Adverse Childhood Experiences
Adverse Childhood Experiences and Care for the Soul
Nourishing the soul can enhance well-being.
Posted December 2, 2022 | Reviewed by Tyler Woods
- Adverse childhood experiences, understandably, can numb feelings, including spiritual feelings.
- Once healing has progressed, spirituality can often be successfully cultivated.
- Cultivating spirituality can result in improved psychological and physical health.
This post is part of a series on adverse childhood experiences. Read the other parts here.
Trauma therapist Ed Tick (2005) wrote that post-traumatic stress disorder is best understood as a soul wound. While many feel that surviving childhood adversities has strengthened them spiritually, others feel that their soul has been shattered (Schiraldi, 2016) and that they are numb and no longer able to enjoy spiritual feelings.
However, once the hidden wounds from ACEs have been adequately healed and emotional numbing thaws, those who are so inclined might again wish to cultivate satisfying spiritual feelings. This article is for those, at any level of spiritual development, who might be interested in ways to strengthen their spirituality and nourish their souls.
What Is the Soul?
Some have described the soul as the deepest part of us, the part that feels the deepest feelings of the heart, such as peace, love, joy, and awe. The soul responds to tenderness, kindness, beauty, and innocence. It is where the sense of inner worth, goodness, and the hope for a better tomorrow reside. (For example, see Singer, 2007; Vaillant, 2008.)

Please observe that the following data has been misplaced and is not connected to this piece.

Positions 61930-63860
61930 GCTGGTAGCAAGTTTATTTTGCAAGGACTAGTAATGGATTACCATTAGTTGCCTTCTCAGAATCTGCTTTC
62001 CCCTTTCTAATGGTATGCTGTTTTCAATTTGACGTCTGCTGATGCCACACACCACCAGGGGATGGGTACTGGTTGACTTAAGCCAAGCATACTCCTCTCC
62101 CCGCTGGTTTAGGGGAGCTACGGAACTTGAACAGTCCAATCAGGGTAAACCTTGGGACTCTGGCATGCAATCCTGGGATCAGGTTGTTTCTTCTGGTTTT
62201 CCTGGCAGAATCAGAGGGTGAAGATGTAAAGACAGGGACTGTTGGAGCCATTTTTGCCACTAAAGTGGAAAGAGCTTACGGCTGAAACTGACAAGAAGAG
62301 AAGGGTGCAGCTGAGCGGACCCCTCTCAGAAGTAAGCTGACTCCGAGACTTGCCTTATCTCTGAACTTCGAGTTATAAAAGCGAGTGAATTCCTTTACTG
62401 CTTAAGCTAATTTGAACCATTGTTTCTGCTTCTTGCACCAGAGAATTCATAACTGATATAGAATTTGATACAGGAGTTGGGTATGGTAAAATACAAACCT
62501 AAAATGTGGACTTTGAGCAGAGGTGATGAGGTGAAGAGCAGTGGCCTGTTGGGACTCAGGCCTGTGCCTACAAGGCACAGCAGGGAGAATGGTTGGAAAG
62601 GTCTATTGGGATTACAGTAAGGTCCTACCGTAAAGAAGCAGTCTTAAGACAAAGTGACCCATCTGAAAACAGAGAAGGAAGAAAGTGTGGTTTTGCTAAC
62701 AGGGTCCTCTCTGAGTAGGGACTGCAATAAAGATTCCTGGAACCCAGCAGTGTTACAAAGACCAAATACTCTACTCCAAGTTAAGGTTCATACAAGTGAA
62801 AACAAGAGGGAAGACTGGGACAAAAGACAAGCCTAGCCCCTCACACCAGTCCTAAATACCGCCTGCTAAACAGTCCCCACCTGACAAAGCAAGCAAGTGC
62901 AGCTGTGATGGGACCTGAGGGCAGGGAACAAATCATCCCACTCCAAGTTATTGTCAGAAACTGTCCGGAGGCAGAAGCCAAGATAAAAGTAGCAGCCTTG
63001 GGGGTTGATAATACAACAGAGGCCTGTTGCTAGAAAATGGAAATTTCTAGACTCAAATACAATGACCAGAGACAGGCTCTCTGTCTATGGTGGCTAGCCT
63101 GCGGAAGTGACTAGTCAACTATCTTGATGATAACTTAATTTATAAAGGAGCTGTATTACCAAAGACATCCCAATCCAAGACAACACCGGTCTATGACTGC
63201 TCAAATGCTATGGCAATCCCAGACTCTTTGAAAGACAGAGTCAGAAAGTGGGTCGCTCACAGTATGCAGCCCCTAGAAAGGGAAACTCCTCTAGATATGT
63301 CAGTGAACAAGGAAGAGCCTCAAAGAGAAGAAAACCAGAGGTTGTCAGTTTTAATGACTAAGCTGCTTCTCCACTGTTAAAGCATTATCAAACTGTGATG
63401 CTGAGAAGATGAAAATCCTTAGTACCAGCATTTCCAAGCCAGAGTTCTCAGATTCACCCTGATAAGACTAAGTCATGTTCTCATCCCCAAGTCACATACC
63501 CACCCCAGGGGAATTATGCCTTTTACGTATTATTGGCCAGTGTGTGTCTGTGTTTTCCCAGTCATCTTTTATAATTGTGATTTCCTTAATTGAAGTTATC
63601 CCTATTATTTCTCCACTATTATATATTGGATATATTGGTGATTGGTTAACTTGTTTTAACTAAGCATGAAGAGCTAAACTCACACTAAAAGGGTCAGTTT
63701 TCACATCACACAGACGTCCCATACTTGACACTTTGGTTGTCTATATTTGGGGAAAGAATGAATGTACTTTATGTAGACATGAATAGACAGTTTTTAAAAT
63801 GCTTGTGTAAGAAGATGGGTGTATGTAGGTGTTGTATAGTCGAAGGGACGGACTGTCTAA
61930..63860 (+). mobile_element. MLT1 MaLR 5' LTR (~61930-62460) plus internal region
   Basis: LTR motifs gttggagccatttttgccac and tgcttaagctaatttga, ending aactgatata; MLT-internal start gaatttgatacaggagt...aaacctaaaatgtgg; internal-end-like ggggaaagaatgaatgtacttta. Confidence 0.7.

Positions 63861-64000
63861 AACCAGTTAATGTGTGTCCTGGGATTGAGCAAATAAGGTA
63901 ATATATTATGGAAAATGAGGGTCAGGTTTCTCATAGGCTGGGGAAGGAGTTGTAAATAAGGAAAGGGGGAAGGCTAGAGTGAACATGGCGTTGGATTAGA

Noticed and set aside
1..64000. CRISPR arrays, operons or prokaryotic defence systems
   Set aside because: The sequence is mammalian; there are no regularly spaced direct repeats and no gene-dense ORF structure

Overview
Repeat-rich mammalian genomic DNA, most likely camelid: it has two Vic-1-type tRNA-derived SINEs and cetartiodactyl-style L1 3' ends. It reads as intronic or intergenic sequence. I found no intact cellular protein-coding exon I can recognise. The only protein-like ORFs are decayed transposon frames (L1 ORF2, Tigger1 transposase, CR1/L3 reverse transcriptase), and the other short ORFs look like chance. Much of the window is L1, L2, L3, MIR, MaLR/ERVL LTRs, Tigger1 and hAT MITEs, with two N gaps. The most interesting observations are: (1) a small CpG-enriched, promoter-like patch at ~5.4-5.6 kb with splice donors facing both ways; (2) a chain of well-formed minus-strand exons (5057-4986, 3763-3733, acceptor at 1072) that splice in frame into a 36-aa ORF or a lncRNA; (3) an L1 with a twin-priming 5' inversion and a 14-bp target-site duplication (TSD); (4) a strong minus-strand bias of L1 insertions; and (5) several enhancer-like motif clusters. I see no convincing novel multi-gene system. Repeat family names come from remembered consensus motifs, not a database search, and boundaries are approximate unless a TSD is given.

Benefits of Spirituality and Religious Involvement
Some distinguish spirituality—the search for meaning, the sacred, and something beyond the self— from religious involvement (beliefs and practices that foster greater spirituality). Yet abundant research shows that people who are spiritual, religious, or both enjoy on average greater well-being, such as being happier, more resilient, physically and emotionally healthier, higher in self-esteem, more satisfied in marriage, and less likely to engage in self-harming behaviors (Koenig, King, and Carson, 2012).
In the research, religious practice is often operationalized as attending worship services, praying, reading sacred writings, striving to live ethically and charitably, and involvement in a supportive religious community. Beneficial beliefs include feeling that one is strengthened by, comforted by, or collaborating with a kind higher power. Most world religions promote themes associated with well-being, such as the infinite worth of souls, love, forgiveness, compassion, altruism, solace in trials, meaning and purpose, ethical living, personal growth, and the perspective that there is an end to suffering and an answer for guilt.
Care for the Soul
Following are five strategies that might help to cultivate spirituality.
- Challenge unworkable assumptions, such as, “My suffering is evidence that God doesn’t love me.” Since everyone suffers, this logic would suggest that no one is divinely loved. Or, “A loving God would not permit suffering.” As Benjamin Franklin said, “That which hurts instructs.” Some lessons are only learned, some strengths are only discovered, and some forms of compassion and empathy are only acquired through hard times. Suffering is not all bad. Another unworkable thought is “My mistakes make me worthless and unforgivable.” Spiritual resilience, however, includes the understanding that no one is irredeemable. Everyone has the right to try again. We can learn from our mistakes and start anew. The growth process starts one step at a time.